Over the past few years, wet wipes have migrated from diaper bags into cosmetics kits as a tool for easy and effective makeup removal. Made of synthetic materials and taking decades to decompose, the convenience of these single-use wipes, even some of those claiming to be flushable, comes at a pretty high cost to both the environment and urban infrastructures. In Britain, for example, the 2016 Great British Beach Clean found 14 wet wipes for every 100 metres of coastline. The following year, workers in London’s sewage network discovered them in the infamous fatberg, an atrocious mass of congealed fat, wet wipes and diapers weighing some 130 tonnes.
Retailers and brands alike are taking steps to help guide consumers to more sustainable practices and products. Leading the way across the pond is Selfridges, which removed single-use, plastic-based beauty wipes from its shelves in November. An alternate to these synthetic towelettes are wipes made of biodegradable fibres available from brands such as Kaia Naturals, Beautycounter, Yes To and more. This month, Almay launches its first biodegradable makeup-up removing wipes, which are also fragrance-free and hypoallergenic. Bear in mind that it’s critical to dispose of the wipes properly in your compost or green bin. Otherwise, the natural biodegradation process won’t happen.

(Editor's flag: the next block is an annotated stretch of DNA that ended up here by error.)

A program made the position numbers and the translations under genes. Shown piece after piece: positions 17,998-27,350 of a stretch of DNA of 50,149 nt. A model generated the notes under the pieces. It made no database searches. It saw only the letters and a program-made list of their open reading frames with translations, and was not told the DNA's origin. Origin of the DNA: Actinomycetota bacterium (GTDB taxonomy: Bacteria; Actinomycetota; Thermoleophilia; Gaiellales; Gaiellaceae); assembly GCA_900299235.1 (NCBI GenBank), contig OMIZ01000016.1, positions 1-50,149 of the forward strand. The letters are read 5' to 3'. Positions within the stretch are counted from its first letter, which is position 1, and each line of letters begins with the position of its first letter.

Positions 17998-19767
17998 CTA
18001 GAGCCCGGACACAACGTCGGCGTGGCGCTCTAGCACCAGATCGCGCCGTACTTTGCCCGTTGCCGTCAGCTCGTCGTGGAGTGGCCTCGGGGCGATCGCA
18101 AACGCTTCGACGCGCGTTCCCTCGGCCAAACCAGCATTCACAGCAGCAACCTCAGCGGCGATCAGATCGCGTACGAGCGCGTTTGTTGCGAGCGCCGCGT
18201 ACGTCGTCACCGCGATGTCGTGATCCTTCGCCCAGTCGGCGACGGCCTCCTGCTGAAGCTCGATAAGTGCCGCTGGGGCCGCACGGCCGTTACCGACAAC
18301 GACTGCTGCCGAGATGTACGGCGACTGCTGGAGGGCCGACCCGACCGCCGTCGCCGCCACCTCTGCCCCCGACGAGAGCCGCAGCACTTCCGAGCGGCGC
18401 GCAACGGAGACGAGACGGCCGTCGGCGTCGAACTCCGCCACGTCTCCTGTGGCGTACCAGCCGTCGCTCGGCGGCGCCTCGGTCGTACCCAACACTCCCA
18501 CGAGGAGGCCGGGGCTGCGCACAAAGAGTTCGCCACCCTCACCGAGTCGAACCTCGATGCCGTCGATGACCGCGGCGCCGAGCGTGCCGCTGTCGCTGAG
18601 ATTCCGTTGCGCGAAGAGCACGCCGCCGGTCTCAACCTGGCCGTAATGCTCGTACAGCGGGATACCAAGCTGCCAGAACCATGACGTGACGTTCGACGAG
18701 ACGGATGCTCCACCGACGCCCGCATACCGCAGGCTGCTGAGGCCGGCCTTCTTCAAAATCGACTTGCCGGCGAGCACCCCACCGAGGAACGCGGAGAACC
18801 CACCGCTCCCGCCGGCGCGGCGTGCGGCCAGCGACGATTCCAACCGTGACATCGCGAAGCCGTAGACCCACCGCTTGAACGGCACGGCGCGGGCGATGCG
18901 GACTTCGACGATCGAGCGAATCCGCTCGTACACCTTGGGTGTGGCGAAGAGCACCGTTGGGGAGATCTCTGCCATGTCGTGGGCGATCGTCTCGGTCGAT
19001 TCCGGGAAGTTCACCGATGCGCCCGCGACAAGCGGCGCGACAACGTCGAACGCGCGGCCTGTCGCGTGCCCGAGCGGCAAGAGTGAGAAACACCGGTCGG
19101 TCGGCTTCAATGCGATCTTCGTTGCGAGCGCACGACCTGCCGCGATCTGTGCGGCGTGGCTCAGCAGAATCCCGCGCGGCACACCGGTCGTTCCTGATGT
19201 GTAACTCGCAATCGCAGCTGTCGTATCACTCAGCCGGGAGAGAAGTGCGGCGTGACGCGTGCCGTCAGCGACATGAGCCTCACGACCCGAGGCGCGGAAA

Almay Biodegradable Longwear Make Up Remover Cleansing Towelettes, $10.49 at drugstores and mass retailers.